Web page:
If you didn’t know better, you’d assume that Christopher Robinson and Gavin Kovite were brothers by the way they talk together.
Even speaking from two different locations for a conference call interview, they find a natural rhythm together, they finish each other’s thoughts, and they are quick to laugh. It’s the sort of chemistry that shows itself in the pages of their first novel, War of the Encyclopaedists, which they wrote together over the span of five years.
“Sometimes it feels like Gavin and I are the same person,” Robinson says.
The two met as students at the University of Washington shortly before traveling together on a study abroad trip in Rome. To put things in Kovite’s words: “It was indeed a bromance.”
The two found an easy chemistry together and began writing a novel while in Italy. That book wouldn’t come to anything, but it set them up for Encyclopaedists. The story is based around two close friends—Montauk and Corderoy—whose lives of hosting parties in the hipster-swank Seattle neighborhood of Capitol Hill diverge suddenly when Montauk’s National Guard unit is called to Iraq and Corderoy moves to Boston as an English graduate student. Both find themselves aimless and detached in very different places for not so different reasons. It’s an entertaining and insightful story of what it is to be young in America during a time of war.
It’s odd to say that a book with war as a principal component is entertaining, but Encyclopaedists is not a traditional war book, perhaps because Iraq was not a traditional war. There were few conventional battles, much of Montauk’s tour is filled with boredom as he struggles to understand a country with a history and sectarian divisions he can’t comprehend. Back in America, Corderoy is surrounded by academics equally as clueless but with enough cynicism to compensate. It’s like many coming-of-age novels, only this generation is coming of age during a divisive American conflict. Corderoy doesn’t know why he’s in grad school, Montauk doesn’t know how to accomplish his “mission” and everyone has an opinion on Iraq, none of which are completely accurate.
“I think it’s important that Corderoy and Montauk are these hipstery college kids whose lives diverge from each other,” Robinson says. “They’re almost mirrors of each other.”
The characters’ circumstances mirror those of their authors as well. Kovite served a tour of duty as an Army platoon leader assigned to a Green Zone checkpoint and Robinson attended grad school on the east coast and has several friends who have served in war zones.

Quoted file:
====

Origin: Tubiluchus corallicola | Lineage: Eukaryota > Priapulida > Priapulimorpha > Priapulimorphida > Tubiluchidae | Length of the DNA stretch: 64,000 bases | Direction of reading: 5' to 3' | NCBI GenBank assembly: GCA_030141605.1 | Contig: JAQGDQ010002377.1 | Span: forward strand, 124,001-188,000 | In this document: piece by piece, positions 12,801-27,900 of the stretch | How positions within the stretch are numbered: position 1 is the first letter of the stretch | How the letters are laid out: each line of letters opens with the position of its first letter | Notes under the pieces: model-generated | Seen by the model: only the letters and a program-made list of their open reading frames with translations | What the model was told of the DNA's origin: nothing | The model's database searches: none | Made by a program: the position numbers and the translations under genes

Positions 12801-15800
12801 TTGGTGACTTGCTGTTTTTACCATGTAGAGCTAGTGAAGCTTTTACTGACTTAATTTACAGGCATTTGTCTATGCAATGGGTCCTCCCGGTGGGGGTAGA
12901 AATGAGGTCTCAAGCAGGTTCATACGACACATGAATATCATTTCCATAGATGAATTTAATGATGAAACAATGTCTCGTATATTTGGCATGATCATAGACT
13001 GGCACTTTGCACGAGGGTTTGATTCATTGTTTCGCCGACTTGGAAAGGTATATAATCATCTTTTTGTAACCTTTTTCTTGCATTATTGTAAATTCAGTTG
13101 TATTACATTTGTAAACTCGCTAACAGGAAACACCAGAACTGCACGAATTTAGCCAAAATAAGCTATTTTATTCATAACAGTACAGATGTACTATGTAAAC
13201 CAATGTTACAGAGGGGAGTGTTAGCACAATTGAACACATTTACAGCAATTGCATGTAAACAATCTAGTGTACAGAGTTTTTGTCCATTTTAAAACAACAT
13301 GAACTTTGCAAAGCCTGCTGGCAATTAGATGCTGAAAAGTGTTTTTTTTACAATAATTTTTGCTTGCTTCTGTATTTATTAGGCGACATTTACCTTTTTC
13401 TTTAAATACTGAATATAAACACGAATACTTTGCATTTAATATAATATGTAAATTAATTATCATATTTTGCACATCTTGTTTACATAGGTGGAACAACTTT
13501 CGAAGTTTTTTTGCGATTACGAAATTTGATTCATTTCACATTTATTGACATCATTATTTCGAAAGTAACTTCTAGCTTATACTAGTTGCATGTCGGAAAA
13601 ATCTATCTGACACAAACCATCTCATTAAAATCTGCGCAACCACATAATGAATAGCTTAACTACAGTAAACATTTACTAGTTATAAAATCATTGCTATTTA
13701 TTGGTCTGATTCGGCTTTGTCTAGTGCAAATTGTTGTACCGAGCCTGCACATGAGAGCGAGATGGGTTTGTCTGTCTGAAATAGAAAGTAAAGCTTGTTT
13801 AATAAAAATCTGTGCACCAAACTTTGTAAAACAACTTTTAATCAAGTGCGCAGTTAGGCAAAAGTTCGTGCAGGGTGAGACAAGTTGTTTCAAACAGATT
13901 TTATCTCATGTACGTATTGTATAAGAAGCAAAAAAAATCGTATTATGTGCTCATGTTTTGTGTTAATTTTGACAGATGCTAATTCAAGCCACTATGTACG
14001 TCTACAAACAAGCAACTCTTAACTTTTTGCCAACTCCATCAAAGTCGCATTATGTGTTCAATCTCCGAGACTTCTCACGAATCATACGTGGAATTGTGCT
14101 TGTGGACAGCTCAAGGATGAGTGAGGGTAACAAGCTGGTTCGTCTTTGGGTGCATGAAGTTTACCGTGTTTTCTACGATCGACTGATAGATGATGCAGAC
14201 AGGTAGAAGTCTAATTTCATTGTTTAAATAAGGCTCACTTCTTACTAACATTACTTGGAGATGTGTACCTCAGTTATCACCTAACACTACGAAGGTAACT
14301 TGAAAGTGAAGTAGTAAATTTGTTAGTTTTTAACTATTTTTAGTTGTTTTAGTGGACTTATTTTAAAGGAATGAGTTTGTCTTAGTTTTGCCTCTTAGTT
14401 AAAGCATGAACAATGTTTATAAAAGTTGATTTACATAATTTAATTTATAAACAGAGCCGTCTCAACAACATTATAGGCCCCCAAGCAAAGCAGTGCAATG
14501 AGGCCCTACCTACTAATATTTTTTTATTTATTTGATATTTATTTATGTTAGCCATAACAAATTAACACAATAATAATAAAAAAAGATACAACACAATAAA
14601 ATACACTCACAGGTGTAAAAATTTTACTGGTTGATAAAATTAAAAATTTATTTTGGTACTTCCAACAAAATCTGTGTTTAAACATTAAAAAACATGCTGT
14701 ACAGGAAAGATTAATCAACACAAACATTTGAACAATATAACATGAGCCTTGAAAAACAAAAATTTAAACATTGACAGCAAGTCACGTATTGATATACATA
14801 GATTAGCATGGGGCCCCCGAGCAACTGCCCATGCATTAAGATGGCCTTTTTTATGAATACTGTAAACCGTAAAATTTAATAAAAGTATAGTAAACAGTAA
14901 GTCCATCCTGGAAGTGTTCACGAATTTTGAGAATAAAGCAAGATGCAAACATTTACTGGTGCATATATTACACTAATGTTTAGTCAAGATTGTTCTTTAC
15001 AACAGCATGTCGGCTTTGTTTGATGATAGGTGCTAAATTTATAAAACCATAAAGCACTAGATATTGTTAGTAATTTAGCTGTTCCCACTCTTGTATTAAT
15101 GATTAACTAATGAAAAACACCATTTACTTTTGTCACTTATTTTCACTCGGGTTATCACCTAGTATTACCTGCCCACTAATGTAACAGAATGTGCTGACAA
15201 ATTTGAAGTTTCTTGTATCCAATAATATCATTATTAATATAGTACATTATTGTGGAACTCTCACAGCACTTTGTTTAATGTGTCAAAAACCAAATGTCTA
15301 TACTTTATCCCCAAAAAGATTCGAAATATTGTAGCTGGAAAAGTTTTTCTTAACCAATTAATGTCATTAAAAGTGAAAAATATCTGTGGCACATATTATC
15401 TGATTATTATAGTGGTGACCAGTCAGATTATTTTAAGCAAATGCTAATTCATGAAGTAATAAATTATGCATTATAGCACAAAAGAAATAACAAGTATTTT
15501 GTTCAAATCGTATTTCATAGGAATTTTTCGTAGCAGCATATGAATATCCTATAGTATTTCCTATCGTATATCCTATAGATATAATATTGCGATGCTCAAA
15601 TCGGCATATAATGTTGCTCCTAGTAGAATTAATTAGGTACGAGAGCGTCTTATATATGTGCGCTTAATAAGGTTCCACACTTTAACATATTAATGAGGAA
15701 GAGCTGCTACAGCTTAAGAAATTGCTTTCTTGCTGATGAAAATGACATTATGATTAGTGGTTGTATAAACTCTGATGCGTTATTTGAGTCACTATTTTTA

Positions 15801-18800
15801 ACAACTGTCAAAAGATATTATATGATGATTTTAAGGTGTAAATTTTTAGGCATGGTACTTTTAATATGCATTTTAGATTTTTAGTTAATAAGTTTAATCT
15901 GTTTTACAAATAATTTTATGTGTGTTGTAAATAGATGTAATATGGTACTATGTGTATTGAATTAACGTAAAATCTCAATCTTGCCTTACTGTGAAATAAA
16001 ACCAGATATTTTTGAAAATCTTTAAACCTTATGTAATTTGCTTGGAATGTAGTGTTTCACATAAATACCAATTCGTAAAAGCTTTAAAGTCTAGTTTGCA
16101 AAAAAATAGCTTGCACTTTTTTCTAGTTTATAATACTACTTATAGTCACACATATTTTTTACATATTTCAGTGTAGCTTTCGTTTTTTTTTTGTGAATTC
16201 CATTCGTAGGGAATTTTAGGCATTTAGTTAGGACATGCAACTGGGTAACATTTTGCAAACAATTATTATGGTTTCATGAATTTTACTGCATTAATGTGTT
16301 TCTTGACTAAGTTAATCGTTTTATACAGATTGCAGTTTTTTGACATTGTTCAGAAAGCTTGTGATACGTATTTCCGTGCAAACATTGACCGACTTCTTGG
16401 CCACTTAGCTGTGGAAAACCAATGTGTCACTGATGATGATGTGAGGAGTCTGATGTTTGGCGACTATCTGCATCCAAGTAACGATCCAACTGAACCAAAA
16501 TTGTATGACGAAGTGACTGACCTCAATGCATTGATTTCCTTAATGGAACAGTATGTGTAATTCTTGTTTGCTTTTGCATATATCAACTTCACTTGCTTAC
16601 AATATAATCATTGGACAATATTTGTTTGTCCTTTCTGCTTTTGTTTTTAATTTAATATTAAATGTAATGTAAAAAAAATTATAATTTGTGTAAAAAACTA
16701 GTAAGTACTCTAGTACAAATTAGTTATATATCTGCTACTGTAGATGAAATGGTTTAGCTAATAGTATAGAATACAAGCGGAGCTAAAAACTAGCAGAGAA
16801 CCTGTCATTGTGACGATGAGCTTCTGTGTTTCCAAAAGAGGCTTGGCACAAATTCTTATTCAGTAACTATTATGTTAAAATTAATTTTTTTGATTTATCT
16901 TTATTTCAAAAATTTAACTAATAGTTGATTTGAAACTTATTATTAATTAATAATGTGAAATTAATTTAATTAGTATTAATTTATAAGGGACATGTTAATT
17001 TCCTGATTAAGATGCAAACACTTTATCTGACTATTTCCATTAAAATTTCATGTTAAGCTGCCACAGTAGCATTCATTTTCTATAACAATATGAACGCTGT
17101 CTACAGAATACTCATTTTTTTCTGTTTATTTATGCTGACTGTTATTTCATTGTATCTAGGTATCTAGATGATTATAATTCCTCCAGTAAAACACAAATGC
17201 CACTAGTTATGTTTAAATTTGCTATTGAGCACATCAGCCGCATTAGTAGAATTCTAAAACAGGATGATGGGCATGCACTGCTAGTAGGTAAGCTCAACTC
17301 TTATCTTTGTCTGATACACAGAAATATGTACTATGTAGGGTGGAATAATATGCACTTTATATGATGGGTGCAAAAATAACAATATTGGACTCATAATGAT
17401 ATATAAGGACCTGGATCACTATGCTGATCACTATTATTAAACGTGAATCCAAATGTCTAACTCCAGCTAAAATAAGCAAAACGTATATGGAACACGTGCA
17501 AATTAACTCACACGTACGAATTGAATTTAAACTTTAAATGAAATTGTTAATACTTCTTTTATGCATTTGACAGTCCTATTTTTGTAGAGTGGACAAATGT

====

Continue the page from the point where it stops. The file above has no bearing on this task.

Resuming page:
“It was based on two dudes like us,” Kovite says with a laugh.
“And the idea of juxtaposing those two worlds, the academic world and the military occupation,” Robinson says. “There’s so much interesting interplay in those worlds. They’re both so insular in their own way. They both have this jargon heavy lingo that people in those worlds use to keep themselves in positions of ascendency. The people most qualified to judge if the military is needed are the military and the people most qualified to judge the value of a literary work are English professors.”
Though the circumstances are similar, the authors are quick to point out that the characters have their own identity. Robinson did not drop out of school as his fictional counterpart Corderoy does. Though both did earn money from medical experiments for a time.
“You did do the cocaine study, right?” Gavin asks, referencing a particular study that involved Corderoy taking the drug.
Robinson laughs. “I did.”
The premise of the book, told in alternating points of view between Corderoy and Montauk gave the authors a blue print of how to initially divide the workload. Robinson wrote the first drafts of Corderoy’s story in Boston while Kovite wrote the initial pages of Montauk’s war experience. From there, however, they edited, brainstormed, and rewrote together often descending into what Kovite calls “Chris-Gavin land.”
They find it hard to distinguish their individual writing voices. Their methods are easier to identify.
“My tendency would be to over control and to deaden something from trying to refine it too much,” Robinson says. “Gavin is by nature a little messier. His tendency is to be chaotic and to not have things cohere. Those things complement each other really well.”
“I think we’re both better than we maybe are alone, at least with this novel we were,” Kovite adds.
The two have their own projects but are currently at work on another novel, one set in a near-future Detroit. Kovite, who will be leaving his job as an Army prosecutor in June, is looking forward to joining his friend as a full-time writer.
“For a while there I didn’t believe in the novel,” Kovite says. “Chris was working his ass off….It was years and it wasn’t done and I was like, ‘Chris you got to get a job. It’s not going to end well.’”
“It’s so much more fun writing together,” Robinson says. “Writing is lonely…I think we push each other to be better writers.”
Sean Rose is a former crime reporter and current Clark House Writer-In-Residence with Texas State University. Follow him @swritenow.